Goodbye DISQUS

By now many of you have noticed that I’ve disabled the plugin for Disqus.  It is unlikely that I will activate again, but than again anything is possible.  Let me be clear that I actually think the service is very useful for moderating comments and promoting community and I appreciate the control it gives users over their comments throughout the blogosphere.  On top of that the customer service is first rate.  I highly recommend Disqus to those of you who are looking for advanced comment moderation features.  The one problem that persisted and that I could not get over is the problem that I have with all WordPress plugins: Plugins place the blogger in a dependency relationship with a third-party site.  I am willing to wager that the downtime with Disqus is no more frequent than with most plugins, but when it comes to comments I want an instant response.  Readers should not have to wonder whether a blog’s comment system is working properly on any given visit.  Perhaps I am overreacting, but I have a suspicion that a bad experience or even a few bad experiences, will turn off a reader from commenting in the future.

The other change to the site is the inclusion of a widget for Civil War Memory’s Facebook page, which you can join if you are on FB.  Once in a while it acts up, but for now I am willing to deal with it.  I am using it to communicate with “fans” of the blog and to share information that will not make it to the blog.  I am pleased that the number of fans continues to grow.  Please feel free to post your own notes, which will then appear in the feed on my blog.  You can post news items, events, and even your own Civil War related blog posts if you so desire.  All I ask is that your links loosely relate to the content of my blog.  Of course, I reserve the right to control the feed as well as membership.

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Claim Your Confederate Southern American Status on the 2010 Census

Kirk D. Lyons, Chief Trial Counsel of the Southern Legal Resource Center, wants you go to Question #9 and under “other race” claim “Confed. Southern Am.” After all, the Confederacy did exist for four short years (150 years ago).  More here.

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Commemorating Joseph Johnston In His Final Hour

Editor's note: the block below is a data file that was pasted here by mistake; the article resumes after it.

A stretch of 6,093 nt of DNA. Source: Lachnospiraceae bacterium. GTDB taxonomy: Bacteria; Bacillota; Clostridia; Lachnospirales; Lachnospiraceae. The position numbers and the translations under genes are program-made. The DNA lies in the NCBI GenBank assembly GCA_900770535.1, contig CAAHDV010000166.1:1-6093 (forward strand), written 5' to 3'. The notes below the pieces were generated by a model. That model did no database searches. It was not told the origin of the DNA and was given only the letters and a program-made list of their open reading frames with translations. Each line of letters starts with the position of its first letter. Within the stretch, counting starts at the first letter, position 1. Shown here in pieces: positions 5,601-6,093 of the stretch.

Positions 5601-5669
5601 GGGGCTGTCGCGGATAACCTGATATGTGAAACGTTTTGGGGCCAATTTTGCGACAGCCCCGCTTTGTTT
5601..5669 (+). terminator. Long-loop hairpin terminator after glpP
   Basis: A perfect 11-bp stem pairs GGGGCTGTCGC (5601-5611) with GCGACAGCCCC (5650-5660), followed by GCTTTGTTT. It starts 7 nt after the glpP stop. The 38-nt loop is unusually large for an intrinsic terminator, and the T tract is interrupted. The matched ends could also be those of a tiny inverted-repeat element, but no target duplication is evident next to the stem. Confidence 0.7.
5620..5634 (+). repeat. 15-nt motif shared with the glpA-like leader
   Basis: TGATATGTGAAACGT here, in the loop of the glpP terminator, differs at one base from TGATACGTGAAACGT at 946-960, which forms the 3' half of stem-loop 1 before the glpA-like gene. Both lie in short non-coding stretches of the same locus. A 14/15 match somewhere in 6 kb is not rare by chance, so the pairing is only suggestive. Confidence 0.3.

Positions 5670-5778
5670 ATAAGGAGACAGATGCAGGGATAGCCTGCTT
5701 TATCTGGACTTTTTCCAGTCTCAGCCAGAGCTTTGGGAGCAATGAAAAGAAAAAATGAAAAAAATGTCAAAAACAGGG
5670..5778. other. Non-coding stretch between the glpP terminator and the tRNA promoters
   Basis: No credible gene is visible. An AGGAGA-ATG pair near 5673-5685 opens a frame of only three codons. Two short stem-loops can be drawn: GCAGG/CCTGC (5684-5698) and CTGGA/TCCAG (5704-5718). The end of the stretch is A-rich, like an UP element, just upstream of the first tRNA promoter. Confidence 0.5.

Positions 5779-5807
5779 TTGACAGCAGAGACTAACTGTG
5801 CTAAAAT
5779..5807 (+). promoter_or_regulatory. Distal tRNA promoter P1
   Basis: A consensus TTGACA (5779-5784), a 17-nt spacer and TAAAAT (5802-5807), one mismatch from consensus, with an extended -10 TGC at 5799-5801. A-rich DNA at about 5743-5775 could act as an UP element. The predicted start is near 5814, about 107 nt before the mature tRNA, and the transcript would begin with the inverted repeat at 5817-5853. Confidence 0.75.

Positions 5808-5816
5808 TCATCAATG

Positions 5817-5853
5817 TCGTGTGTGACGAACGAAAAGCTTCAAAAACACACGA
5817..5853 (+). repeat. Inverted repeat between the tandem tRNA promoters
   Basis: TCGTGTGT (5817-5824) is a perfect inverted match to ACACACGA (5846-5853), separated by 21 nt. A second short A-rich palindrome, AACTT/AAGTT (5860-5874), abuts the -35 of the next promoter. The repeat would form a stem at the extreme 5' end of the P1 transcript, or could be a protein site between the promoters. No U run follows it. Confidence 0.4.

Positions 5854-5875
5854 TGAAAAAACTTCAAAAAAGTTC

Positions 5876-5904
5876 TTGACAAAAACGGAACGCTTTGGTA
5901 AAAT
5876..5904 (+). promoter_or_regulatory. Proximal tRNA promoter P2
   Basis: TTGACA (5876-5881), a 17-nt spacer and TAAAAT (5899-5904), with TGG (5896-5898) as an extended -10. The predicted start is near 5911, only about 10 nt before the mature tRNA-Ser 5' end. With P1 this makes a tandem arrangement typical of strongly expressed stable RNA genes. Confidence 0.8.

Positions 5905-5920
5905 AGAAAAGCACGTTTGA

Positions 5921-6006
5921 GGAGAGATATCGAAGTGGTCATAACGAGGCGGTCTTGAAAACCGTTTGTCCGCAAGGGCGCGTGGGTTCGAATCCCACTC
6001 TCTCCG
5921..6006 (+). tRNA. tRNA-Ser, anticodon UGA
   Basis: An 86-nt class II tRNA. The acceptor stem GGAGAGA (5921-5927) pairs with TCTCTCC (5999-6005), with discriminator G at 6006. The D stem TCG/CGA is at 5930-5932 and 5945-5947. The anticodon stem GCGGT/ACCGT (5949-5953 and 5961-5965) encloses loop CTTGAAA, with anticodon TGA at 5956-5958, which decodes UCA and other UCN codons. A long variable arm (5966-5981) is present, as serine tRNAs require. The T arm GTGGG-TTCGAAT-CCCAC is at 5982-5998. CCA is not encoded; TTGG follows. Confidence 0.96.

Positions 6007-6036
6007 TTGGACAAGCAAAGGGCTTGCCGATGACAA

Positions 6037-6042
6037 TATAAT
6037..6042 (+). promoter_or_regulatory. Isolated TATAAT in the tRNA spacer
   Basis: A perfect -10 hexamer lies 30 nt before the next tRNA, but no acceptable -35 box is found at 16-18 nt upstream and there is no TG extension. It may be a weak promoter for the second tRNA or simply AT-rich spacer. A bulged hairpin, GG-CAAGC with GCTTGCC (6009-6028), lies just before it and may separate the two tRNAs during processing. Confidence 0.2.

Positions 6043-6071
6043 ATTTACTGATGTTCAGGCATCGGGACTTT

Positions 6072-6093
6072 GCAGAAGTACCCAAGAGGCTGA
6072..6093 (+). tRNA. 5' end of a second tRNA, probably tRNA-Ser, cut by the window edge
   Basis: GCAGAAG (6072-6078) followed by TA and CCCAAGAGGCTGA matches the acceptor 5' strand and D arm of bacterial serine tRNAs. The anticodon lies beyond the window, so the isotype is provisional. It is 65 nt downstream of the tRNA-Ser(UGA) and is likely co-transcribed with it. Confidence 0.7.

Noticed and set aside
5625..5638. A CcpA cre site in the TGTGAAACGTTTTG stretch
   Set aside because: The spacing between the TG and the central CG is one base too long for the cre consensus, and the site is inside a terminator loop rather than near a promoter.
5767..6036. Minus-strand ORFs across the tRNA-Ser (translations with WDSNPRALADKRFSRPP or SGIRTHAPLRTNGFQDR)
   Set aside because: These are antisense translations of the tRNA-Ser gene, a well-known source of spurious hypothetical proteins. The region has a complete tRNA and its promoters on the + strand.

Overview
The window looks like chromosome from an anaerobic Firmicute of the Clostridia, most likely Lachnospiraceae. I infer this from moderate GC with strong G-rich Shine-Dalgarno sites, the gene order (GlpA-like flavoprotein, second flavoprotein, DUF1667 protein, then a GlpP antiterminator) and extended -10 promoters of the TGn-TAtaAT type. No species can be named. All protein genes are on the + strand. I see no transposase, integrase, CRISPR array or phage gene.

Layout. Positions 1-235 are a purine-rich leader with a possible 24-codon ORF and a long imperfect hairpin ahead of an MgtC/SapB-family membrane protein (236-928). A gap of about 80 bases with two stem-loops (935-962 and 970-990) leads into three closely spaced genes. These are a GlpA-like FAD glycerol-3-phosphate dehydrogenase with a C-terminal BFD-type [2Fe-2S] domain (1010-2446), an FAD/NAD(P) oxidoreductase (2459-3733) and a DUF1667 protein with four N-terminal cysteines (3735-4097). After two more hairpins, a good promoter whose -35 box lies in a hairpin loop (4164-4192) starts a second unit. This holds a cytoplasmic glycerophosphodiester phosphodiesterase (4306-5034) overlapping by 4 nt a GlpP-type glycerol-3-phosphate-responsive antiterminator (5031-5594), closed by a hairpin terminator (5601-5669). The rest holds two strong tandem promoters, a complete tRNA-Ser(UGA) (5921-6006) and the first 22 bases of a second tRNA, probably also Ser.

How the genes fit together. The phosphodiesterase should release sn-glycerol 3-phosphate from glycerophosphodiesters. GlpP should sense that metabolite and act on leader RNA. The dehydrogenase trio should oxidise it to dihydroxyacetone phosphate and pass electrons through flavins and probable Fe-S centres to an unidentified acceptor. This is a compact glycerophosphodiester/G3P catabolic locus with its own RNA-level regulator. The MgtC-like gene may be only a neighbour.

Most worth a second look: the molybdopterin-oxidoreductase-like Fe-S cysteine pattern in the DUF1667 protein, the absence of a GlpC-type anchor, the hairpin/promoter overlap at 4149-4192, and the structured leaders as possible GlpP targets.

A statue of Confederate General Joseph Johnston was dedicated today on private land as part of the 145th anniversary of the Battle of Bentonville.  The Smithfield Light Infantry, a local camp of the Sons of Confederate Veterans, asked the property owner to donate land for the memorial and launched a private fundraising effort to pay the $100,000 cost of the statue.  One of my readers was kind enough to share this photograph, which he took at the dedication.

Can someone tell me what Johnston is supposed to be pointing to?  Have some fun with it.

The statue depicts Johnston with his left arm raised. It’s a call for his troops to hold the line against Yankee forces, Booker said. “And,” he added, “to hold the line against political correctness.”  Political correctness, in Booker’s view, has recast Confederate symbols and distorted history. “These days, political correctness means a lot of things aren’t mentioned or aren’t defended in the proper way,” he said. “But that will not happen in this case, I assure you.” Booker pointed out that the plaque at the foot of the statue did not require anyone’s approval. It reads: “Defender of the Southland to the End.”John M. Booker, Lt. Commander, Smithfield Light Infantry, SCV

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Descendants of Silas Chandler Speak Out (Part 2)

A few weeks ago I shared an email I received from a descendant of Silas Chandler, who is one of the most popular “black Confederates.”  I’ve been in contact with two descendants and am planning a telephone conversation, which I hope will lead to an announcement of some ideas I have to help bring a more complete story of this individual to the general public.  Yesterday I received an email from yet another descendant: